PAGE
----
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From Staff Reports
The Canadian dollar rose to parity against the U.S. dollar for the first time since 1976 yesterday (Thursday), supported by surging oil prices and broad weakness in the greenback, the Financial Times reported.
RBC Capital Markets analyst Adam Cole expects the Canadian dollar to continue its upward trajectory. The reason: “Canada produces the commodities the world wants – it is still the number one commodity play among major currencies.” Cole said.
What’s more, Cole said, the Bank of Canada is welcoming the currency’s strength. Prevented from boosting interest rates by the global credit crunch, the rise of the Canadian dollar has helped that nation’s central bank in its battle against inflationary pressures.
Late in New York yesterday, the Canadian dollar surged 1.4% C$1.0012 against the American greenback.
In other trading, the U.S. dollar also dropped against the European euro – to a record low through the $1.40 level – as the dollar continued its skid on the heels of the U.S. Federal Reserve’s decision to cut interest rates by half a percentage point on Tuesday. Traders told the FT that the euro’s rise through the psychologically important $1.40 level – a “pain barrier” for eurozone exporters – triggered a surge in stop-loss buying, shooting the euro even higher. The euro rose 0.8% to $1.4071 against the dollar.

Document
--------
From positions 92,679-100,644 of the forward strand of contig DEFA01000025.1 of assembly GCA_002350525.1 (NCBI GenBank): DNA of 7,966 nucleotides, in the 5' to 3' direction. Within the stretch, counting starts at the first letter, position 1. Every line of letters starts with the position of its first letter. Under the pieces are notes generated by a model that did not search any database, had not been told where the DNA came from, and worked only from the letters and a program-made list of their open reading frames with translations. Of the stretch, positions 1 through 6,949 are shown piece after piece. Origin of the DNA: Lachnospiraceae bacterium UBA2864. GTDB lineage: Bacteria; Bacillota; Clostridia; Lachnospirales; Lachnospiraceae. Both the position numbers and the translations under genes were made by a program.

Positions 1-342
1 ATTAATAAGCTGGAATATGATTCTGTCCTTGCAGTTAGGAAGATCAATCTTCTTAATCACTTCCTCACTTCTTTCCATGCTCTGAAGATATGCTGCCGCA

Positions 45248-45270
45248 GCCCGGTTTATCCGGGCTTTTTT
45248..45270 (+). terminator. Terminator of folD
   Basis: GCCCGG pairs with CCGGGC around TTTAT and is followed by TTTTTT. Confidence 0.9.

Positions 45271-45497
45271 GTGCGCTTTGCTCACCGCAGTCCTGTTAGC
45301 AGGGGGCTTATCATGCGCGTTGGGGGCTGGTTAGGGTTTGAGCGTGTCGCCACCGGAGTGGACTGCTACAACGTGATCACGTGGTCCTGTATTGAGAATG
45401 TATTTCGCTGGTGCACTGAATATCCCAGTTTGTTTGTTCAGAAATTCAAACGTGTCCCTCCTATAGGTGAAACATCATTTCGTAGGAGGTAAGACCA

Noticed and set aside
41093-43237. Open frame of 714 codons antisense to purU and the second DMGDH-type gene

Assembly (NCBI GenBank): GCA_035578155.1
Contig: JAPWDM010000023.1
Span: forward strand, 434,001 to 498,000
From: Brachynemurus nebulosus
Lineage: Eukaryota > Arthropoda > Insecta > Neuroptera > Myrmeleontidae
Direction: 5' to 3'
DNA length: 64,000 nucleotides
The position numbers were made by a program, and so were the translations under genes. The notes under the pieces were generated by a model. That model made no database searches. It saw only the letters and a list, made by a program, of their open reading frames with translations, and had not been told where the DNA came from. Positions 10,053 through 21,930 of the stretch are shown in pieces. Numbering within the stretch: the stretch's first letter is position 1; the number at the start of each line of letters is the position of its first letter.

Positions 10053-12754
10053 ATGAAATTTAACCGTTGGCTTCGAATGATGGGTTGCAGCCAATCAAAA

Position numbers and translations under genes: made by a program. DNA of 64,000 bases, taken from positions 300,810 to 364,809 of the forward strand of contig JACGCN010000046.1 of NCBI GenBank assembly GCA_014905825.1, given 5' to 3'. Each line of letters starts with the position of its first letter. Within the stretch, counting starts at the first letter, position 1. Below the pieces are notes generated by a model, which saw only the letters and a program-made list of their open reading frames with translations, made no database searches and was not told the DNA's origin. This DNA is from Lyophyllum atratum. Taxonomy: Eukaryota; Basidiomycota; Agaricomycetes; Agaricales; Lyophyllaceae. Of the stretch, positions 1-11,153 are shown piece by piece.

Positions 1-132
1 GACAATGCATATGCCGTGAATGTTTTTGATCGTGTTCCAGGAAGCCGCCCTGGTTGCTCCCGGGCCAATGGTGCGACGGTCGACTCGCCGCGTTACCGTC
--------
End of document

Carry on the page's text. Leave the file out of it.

The dollar fell 0.4% to $2.0093 against the British pound Sterling, skidded 1.5% against the yen to Y114.44, and fell 1% to SFr1.1717 against the Swiss franc, the FT said.
News and Related Story Links:
- The Financial Times: Dollar hits lows against major currencies.